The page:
Date of Award


Degree Name

PhD Education for Social Justice

Dissertation Committee

Suzanne Stolz, EdD, Chair; Sandra Sgoutas-Emch, PhD, Member


special education, DisCrit, school psychology, IQ testing, psycho-educational assessment, CLD students


School psychologists are tasked with assessing students to qualify them for special education, typically using standardized tests. Standardized testing, like IQ testing, routinely used in the psycho-educational process, serves to justify prejudices, as they often mark people of color as intellectually inferior to White people. A closer look at school psychologists’ assessment practices with culturally and linguistically diverse (CLD) students is necessary, as these students have historically been placed in special education at a higher percentage, likely due to misperceptions related to their race, ethnicity, or linguistic background. While IQ tests are regarded as tools that identify the needs of students who require educational support, IQ tests can perpetuate faulty ideals about intellect.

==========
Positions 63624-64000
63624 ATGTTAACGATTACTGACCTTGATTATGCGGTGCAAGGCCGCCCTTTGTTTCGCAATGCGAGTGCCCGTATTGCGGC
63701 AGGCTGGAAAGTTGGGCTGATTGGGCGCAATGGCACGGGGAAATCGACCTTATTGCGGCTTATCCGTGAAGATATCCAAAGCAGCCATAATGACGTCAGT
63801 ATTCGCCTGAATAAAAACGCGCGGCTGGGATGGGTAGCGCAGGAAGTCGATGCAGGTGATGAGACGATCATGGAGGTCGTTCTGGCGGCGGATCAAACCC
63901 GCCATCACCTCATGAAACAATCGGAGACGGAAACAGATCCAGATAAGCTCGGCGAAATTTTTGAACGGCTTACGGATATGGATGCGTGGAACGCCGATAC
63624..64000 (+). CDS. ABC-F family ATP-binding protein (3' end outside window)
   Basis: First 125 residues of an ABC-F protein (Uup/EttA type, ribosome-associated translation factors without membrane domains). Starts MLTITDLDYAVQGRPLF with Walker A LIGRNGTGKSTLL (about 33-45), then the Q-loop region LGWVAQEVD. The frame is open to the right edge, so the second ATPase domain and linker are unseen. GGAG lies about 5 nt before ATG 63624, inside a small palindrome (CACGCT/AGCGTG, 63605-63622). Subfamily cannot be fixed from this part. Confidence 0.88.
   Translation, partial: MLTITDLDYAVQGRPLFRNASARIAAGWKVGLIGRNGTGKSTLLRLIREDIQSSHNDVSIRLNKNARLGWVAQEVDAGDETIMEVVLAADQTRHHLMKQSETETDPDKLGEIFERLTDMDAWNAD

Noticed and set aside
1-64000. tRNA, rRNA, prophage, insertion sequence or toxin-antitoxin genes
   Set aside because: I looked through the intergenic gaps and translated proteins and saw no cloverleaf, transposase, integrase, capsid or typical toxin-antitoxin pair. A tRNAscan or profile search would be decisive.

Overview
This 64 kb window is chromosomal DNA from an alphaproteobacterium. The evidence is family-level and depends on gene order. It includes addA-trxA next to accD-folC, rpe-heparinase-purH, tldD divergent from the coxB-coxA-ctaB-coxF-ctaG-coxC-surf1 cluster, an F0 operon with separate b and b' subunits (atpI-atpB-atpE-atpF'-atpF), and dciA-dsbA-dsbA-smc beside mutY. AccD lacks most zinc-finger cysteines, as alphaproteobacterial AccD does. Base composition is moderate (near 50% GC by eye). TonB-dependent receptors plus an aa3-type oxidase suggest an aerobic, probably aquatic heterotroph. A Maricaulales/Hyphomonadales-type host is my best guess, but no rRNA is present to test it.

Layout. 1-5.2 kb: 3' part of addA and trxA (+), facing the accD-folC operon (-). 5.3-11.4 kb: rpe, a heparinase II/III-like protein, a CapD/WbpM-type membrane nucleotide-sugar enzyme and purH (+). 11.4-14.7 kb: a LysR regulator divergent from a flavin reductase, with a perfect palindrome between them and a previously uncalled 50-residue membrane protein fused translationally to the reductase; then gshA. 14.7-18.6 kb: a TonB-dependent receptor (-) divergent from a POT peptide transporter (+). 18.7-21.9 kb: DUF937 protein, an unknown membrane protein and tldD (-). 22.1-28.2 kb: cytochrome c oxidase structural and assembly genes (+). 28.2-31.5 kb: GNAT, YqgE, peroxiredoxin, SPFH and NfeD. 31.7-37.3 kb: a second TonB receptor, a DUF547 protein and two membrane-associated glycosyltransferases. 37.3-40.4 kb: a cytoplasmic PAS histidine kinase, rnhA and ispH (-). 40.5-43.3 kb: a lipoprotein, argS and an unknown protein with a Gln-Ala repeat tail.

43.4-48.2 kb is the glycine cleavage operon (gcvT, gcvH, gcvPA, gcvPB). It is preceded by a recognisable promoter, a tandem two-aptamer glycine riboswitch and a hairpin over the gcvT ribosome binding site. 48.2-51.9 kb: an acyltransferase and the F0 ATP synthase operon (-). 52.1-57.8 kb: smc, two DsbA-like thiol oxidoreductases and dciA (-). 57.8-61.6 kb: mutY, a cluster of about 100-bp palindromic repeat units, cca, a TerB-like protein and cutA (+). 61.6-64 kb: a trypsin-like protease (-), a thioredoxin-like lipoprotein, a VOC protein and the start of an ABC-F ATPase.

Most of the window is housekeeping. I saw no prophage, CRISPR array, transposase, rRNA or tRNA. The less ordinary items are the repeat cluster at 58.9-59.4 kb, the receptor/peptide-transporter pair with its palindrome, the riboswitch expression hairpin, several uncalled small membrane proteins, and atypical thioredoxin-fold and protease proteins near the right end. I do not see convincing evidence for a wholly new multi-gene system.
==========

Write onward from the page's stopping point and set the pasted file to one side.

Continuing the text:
Using tenets of DisCrit and phenomenology, I deployed an open-response questionnaire, individual interviews, and analytic memos to understand practicing school psychologists’ (n=10) thoughts, beliefs, and experiences, assessing CLD students for special education. Salient findings demonstrate that the participating school psychologists intend to be culturally aware. Even with good intentions, several issues confound the way they handle referrals of CLD students for special education (e.g., lack of school resources) and leave them with no choice but to assess them for special education. Viewing the findings through the lens of DisCrit, I discuss how psycho-educational assessment practices perpetuate ableist ideas and how special education as a system impacts school psychologists’ service delivery. I offer recommendations for practitioners, school psychology trainers, policymakers, and administrators in relation to the assessment of CLD students for special education.

Document Type

Dissertation: Open Access


Learning and Teaching